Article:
Why do Galaxies Stop Forming Stars? – Evidence for Quenching of Central Galaxies via Black Hole Growth
Dust, Gas and Star Formation in Galaxies Throughout Cosmic Time
Asa F. L. Bluck
University of Victoria
I will present strong indirect evidence for the star formation in central galaxies being regulated by AGN feedback, most likely through the ‘radio-mode’. We analyse a population of over half a million central galaxies drawn from the SDSS. For all of these galaxies we derive photometric bulge + disk decompositions in each of the Sloan ugriz wavebands, and combine these to form stellar masses for the components. We find a much stronger dependence of the passive fraction on bulge mass than on total stellar mass, B/T morphology, disk mass, local galaxy density, or group halo mass (derived from an abundance matching technique). This suggests the process that quenches central galaxies is intimately connected to the process that builds up galactic bulges (Bluck et al. 2014). Moreover, recent work we have completed finds a stronger still dependence of the passive fraction on central velocity dispersion and inferred black hole mass (Bluck et al. 2015). Crucially, our results indicate that to understand the end of star formation in galaxies, one must first look inward to the centre of galaxies (and indeed to their central black holes) before looking outward to the galaxy’s surrounding disk, dark matter halo, or local environment. I will conclude by discussing the implications of our findings for galaxy formation models.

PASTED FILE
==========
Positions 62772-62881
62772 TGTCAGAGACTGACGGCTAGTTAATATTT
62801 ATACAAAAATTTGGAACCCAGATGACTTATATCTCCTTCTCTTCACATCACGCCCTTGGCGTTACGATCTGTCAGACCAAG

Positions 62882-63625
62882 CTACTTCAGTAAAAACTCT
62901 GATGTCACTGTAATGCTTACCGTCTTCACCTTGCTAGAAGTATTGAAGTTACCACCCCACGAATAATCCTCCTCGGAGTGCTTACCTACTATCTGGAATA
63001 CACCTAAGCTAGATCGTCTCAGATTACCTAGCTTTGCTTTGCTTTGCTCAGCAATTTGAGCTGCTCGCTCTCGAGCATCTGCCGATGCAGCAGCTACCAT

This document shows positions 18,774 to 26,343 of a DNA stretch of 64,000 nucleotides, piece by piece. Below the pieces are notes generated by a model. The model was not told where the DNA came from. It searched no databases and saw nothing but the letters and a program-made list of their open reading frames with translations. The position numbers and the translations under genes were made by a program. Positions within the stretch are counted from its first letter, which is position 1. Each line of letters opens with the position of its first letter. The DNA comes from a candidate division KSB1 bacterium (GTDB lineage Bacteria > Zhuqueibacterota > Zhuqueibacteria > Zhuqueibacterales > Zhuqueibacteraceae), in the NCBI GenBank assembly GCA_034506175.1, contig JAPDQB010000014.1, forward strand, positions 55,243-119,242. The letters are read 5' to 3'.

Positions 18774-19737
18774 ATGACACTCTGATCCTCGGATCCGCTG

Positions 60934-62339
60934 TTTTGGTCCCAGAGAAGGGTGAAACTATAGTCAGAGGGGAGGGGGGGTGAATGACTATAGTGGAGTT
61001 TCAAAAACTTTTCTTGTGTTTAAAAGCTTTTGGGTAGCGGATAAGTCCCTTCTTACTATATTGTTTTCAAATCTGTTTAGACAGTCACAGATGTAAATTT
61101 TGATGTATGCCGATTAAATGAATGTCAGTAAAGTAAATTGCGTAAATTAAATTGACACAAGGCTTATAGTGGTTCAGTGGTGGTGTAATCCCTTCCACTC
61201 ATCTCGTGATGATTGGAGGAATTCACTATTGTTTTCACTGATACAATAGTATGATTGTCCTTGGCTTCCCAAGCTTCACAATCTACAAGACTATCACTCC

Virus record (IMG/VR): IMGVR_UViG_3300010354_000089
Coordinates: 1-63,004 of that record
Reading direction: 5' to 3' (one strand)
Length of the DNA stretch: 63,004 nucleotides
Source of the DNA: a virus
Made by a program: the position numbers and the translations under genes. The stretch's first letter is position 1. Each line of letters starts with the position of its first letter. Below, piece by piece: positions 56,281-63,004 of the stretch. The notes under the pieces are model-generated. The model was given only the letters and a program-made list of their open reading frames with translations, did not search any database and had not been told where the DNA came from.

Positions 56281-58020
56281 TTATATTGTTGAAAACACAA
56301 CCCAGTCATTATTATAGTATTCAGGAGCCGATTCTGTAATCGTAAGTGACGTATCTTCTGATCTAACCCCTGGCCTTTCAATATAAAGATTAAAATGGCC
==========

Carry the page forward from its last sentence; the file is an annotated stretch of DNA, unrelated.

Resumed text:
13:30 - 15:00